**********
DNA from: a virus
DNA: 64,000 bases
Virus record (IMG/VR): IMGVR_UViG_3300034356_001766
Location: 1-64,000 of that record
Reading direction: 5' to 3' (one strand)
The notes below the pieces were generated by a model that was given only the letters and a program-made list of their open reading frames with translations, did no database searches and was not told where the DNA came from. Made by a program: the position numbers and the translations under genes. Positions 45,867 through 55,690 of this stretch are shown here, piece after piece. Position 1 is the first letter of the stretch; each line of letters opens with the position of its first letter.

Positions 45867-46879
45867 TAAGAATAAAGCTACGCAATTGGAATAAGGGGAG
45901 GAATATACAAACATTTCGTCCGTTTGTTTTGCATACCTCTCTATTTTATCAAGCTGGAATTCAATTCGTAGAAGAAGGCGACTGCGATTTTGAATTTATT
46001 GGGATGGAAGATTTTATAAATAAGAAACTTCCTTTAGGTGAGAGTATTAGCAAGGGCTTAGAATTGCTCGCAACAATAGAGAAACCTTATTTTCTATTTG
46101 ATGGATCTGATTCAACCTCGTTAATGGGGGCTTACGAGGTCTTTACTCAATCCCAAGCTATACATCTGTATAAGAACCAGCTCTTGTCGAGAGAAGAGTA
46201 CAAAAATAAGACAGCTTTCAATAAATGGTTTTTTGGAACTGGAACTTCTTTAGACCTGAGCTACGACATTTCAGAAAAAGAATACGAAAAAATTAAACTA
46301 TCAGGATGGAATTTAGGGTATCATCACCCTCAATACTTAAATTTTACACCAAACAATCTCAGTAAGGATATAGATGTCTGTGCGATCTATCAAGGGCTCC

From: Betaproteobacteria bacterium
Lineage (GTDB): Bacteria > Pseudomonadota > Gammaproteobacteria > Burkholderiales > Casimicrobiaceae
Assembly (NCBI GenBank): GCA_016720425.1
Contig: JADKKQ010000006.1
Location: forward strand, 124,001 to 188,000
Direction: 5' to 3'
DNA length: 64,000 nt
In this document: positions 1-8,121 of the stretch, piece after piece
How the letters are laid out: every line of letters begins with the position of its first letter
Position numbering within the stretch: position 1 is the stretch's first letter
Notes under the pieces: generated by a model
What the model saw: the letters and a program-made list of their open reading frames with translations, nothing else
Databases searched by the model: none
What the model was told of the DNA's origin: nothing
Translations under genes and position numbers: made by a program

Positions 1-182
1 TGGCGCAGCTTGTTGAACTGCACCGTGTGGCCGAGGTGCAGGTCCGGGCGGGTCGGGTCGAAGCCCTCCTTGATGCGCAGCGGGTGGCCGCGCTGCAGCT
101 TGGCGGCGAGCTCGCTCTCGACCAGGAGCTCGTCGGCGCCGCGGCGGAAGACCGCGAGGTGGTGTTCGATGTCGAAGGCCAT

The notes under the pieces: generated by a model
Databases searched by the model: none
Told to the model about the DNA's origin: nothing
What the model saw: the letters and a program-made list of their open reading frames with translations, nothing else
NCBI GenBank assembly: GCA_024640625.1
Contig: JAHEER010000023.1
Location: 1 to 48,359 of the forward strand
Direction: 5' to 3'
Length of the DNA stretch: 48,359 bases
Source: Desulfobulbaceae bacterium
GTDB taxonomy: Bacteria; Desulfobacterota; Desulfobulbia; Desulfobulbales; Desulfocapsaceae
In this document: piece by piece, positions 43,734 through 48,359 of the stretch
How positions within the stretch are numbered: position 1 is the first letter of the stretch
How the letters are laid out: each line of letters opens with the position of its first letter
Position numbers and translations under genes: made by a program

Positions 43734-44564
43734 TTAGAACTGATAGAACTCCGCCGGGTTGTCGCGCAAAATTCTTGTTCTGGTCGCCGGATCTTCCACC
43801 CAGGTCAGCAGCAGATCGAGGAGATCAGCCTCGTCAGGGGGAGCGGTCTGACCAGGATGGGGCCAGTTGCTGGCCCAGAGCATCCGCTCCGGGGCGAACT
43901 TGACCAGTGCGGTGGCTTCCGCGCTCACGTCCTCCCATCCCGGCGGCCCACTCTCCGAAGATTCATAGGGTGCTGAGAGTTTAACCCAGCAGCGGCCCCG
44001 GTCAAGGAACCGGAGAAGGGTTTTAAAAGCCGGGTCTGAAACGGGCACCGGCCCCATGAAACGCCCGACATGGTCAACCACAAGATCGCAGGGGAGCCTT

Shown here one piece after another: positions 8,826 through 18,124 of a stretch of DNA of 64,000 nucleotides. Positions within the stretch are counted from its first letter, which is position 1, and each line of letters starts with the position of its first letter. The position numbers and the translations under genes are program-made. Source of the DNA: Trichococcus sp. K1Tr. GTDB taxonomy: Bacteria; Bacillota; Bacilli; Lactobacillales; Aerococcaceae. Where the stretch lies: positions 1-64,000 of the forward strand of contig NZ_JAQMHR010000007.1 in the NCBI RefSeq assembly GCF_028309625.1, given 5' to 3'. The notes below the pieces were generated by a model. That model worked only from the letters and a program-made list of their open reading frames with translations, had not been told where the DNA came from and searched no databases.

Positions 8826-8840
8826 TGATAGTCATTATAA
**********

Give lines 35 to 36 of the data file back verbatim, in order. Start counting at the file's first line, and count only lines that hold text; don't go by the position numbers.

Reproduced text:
What the model saw: the letters and a program-made list of their open reading frames with translations, nothing else
NCBI GenBank assembly: GCA_024640625.1